If we are intent on training a certain way, we will naturally be in the habit of practicing... that way.

Say you run in boots because you, incorrectly, assume that the Infantry does its PT in boots (we don't anymore). When you begin Basic, you're going to be falling out of runs because you're now in tennis shoes that your body isn't adjusted to - it is used to the running cadence of boots, the muscle signatures and tendon and ligament restructuring that is required when you're in boots.

Just like one cannot be so UNprepared for Basic, so too can one be OVER prepared. Memorizing, whether you mean to or not, vulgar cadences could get you into some serious trouble, up to and including a possible dismissal from basic for failing to meet the professional standards of decorum.

Running with cadences is great, and I applaud your tenacity to be prepared! But do it just as you'll do it in basic, making muscle memory that will help you: get REAL military cadences, which these days are neither profane nor vulgar.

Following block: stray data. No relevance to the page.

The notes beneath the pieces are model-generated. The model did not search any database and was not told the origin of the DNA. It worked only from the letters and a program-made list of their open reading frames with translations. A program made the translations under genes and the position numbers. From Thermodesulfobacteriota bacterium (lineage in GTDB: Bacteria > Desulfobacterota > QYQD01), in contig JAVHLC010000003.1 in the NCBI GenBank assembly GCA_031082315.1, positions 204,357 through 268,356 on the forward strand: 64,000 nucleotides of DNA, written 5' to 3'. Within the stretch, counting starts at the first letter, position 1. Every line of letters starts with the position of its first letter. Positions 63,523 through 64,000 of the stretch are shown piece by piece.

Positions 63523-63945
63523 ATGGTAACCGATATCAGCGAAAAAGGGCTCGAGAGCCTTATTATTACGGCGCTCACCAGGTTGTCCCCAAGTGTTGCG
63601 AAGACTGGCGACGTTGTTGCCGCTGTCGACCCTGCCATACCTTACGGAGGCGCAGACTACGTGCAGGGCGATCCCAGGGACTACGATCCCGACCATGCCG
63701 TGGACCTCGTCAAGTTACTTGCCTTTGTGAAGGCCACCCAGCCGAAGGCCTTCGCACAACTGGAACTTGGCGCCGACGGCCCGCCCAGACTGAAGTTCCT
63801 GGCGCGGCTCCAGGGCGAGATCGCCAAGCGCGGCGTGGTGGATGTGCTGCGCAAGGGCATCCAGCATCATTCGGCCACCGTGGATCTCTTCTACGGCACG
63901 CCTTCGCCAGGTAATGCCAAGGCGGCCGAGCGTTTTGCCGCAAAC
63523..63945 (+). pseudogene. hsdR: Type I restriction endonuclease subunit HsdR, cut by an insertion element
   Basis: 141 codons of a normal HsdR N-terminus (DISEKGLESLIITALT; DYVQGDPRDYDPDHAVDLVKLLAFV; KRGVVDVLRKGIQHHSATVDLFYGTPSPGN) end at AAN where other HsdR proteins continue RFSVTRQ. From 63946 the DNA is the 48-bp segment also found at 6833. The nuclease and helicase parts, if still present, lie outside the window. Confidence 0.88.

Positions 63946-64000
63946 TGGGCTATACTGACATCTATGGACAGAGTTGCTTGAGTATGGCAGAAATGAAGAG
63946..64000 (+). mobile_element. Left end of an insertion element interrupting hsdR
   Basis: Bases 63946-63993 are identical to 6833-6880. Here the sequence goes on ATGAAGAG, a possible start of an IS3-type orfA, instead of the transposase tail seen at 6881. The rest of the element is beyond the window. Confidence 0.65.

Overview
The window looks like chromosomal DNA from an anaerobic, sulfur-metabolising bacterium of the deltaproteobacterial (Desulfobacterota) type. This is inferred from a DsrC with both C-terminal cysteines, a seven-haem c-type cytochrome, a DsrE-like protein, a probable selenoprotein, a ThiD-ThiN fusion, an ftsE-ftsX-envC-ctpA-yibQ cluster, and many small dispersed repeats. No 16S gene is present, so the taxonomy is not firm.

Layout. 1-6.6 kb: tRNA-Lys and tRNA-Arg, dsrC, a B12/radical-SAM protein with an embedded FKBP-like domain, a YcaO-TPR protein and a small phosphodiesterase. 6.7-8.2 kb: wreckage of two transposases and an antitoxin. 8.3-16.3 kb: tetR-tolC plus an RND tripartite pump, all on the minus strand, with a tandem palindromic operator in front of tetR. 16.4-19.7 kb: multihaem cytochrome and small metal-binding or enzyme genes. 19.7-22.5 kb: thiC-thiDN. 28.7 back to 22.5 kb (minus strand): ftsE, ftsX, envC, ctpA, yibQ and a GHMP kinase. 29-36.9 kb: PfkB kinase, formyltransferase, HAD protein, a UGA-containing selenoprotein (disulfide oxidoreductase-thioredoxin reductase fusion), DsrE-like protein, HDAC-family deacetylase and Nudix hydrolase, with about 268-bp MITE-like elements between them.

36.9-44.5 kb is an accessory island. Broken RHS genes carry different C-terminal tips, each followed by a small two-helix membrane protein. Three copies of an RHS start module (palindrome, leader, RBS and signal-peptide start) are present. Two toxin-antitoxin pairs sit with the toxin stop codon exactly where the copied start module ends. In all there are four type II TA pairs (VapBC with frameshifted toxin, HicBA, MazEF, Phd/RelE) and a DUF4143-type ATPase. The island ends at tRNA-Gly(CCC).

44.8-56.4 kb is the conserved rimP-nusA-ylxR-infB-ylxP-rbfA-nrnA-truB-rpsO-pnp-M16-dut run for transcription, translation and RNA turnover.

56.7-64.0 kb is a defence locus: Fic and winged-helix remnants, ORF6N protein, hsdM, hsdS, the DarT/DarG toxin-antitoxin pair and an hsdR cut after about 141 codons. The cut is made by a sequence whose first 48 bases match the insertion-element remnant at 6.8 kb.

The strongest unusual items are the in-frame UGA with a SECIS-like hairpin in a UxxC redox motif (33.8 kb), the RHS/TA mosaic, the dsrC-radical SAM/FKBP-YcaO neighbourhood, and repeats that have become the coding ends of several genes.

My humble .02, sir.
November 6th, 2012  
spc49
 
Hi, everyone I am a proud Army Mom and a Sunday School teacher for pre-teens, they have voted to do a Chritmas Cadence of Jesus birth rather than a play or song. Can anyone help me out with this?
November 6th, 2012  
Amanda
 
Hi Spc49. Not really sure exactly what you're looking for, but I did find the following about such a project and believe you could substitute a Christmas message in. Hope it helps.

Spiritual Cadence

Description
This object lesson is a fun way to reinforce some truths about Jesus, the Bible and the Gospel message. Itís a cadence much like the ones military groups might use during exercise. You can use it when outdoors with the kids or in a classroom setting.

Materials
None are necessary, but you might want to post the rhymes so that the kids can remember them more easily. In that case, you might need a flipchart and markers or PowerPoints and an LCD projector. Since you will be calling these out, itís helpful to have the cadences written on note cards for your own use.


Full article:


http://teachingthem.com/2008/10/15/spiritual-cadence/